I’m sitting on the edge of ancient bedrock, feet dangling in the North Sea that washes Norway’s southern coast. Cold water slaps against my legs. Seaweed – red, green, bright, dark – dances in the water, twirling and spinning like lettuce in a salad spinner. Morten Michalsen reaches into the water and pulls out a wine‑dark tuft. It resembles a tangle of moss. “Truffle seaweed,” he says. “Have you tried it?” I take a bite. The flavour is complex and ancient, the flavour of something long forgotten, dug up from the deep. He slips into the water and adjusts a scuba mask over his blond hair. His fins flip into the air, fluking like a whale. And then he is gone.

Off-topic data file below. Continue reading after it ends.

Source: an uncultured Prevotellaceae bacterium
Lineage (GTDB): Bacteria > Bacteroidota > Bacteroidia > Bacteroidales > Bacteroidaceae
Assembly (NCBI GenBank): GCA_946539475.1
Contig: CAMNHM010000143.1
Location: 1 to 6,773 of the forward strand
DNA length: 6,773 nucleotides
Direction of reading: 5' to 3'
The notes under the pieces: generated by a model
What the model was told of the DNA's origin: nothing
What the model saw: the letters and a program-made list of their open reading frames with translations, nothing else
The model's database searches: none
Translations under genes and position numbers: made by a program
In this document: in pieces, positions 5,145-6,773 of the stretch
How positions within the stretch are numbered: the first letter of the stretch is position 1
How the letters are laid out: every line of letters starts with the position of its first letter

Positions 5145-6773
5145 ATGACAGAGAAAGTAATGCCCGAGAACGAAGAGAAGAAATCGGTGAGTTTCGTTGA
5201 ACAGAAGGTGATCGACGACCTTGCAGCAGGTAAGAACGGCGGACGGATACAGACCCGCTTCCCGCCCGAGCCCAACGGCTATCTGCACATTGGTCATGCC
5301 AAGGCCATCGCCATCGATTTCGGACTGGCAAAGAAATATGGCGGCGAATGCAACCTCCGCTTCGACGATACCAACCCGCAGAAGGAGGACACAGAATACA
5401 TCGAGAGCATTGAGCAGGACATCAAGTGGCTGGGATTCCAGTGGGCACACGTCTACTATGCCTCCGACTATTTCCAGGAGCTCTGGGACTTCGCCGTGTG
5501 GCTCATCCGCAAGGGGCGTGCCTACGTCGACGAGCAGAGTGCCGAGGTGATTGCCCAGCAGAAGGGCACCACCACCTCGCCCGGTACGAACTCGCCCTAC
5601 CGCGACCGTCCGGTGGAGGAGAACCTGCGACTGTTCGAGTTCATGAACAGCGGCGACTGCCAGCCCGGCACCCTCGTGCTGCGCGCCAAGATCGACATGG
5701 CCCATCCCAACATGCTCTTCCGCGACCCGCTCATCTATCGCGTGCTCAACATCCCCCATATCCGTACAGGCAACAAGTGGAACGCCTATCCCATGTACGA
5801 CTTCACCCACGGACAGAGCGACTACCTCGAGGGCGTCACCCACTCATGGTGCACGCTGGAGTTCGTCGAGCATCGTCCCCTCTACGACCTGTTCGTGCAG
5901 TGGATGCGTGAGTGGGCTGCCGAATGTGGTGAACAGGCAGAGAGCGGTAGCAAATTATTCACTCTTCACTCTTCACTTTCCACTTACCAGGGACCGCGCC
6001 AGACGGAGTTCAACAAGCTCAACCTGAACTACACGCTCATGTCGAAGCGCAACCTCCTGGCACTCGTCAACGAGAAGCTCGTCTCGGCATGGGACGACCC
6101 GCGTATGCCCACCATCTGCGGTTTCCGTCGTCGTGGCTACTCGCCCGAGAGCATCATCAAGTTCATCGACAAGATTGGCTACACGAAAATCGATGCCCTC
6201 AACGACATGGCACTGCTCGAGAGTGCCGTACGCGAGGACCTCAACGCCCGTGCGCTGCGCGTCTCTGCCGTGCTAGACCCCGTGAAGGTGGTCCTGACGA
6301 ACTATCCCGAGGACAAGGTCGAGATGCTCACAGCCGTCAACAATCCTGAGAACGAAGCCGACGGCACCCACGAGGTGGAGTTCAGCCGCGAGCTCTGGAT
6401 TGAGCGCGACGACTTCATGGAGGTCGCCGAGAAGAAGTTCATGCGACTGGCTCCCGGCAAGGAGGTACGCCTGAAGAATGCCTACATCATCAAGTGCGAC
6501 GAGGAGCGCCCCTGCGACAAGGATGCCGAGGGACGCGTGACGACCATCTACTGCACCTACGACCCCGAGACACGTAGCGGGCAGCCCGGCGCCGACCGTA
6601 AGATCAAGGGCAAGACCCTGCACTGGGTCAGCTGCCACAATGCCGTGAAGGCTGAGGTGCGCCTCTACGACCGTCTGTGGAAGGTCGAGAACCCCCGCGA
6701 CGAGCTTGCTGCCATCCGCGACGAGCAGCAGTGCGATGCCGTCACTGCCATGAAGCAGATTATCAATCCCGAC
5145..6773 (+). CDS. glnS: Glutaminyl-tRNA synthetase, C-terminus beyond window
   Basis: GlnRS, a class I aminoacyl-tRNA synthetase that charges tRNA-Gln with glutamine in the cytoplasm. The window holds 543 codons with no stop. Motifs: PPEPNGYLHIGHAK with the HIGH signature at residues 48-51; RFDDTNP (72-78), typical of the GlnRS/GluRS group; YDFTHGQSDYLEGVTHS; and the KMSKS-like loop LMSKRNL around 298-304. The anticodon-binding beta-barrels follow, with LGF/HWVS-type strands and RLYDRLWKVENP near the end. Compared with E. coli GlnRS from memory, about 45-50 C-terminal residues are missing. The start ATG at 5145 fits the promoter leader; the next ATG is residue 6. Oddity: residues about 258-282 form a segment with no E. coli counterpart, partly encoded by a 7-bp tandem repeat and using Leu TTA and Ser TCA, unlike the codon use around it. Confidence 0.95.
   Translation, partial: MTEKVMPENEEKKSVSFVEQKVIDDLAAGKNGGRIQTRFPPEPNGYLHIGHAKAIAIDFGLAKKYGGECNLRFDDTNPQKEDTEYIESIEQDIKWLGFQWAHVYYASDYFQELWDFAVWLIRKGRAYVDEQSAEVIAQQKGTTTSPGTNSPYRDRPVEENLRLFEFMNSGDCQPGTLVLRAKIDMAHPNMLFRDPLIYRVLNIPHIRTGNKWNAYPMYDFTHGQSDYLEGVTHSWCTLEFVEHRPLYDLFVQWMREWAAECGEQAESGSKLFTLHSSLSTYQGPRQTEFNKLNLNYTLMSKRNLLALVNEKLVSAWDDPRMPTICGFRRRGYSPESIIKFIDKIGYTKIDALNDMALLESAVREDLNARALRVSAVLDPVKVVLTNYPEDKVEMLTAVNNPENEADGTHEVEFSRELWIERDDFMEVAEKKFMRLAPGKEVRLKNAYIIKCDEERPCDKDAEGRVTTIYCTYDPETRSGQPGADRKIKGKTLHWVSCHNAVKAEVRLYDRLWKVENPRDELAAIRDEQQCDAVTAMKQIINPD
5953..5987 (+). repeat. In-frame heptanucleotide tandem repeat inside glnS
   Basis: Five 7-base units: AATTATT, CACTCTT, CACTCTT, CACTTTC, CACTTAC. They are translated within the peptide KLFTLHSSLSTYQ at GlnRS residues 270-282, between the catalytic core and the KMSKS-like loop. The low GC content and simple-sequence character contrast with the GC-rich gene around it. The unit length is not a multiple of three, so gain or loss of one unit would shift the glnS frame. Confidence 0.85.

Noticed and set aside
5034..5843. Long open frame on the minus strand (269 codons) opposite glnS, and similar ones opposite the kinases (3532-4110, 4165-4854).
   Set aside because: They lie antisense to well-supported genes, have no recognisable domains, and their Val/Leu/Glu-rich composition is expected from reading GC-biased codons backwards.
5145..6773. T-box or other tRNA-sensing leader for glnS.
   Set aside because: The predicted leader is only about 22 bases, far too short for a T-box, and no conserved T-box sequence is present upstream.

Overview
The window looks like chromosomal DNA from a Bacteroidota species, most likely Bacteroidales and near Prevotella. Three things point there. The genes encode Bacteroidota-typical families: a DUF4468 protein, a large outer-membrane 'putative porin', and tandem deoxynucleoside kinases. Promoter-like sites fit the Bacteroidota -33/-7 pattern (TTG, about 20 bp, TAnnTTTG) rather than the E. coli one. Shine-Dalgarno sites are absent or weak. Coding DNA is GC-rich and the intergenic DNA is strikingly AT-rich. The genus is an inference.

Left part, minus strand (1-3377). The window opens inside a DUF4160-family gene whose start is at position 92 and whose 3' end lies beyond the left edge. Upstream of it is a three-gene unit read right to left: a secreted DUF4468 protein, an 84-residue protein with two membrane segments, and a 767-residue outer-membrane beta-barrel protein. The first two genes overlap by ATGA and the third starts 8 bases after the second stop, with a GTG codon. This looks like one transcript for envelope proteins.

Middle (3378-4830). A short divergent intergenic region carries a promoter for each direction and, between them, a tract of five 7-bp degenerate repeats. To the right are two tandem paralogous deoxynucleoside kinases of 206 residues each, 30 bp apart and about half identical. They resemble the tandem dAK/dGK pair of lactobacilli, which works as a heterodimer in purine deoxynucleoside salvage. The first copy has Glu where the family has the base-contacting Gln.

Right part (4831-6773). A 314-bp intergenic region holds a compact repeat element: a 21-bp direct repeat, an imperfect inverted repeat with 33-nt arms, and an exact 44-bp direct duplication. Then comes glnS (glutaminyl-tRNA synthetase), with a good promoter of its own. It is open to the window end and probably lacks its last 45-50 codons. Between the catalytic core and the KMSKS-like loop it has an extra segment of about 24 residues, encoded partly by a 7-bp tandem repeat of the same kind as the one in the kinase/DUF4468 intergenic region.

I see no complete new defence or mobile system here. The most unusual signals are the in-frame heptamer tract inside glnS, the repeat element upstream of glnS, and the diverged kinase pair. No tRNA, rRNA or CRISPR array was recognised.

Michalsen is a jack‑of‑all‑trades. Trained as a carpenter, he is also a forager, diver and handyman. Today, though, he is searching for limpets, the frilled conical shells that cling tenaciously to rocks at the shoreline, where land meets sea. They thrive at the threshold of two environments and can survive two weeks out of the water. Their teeth are among the strongest natural substance we know of, and they’re almost impossible for predators to pry off the rock. But Michalsen has a knife.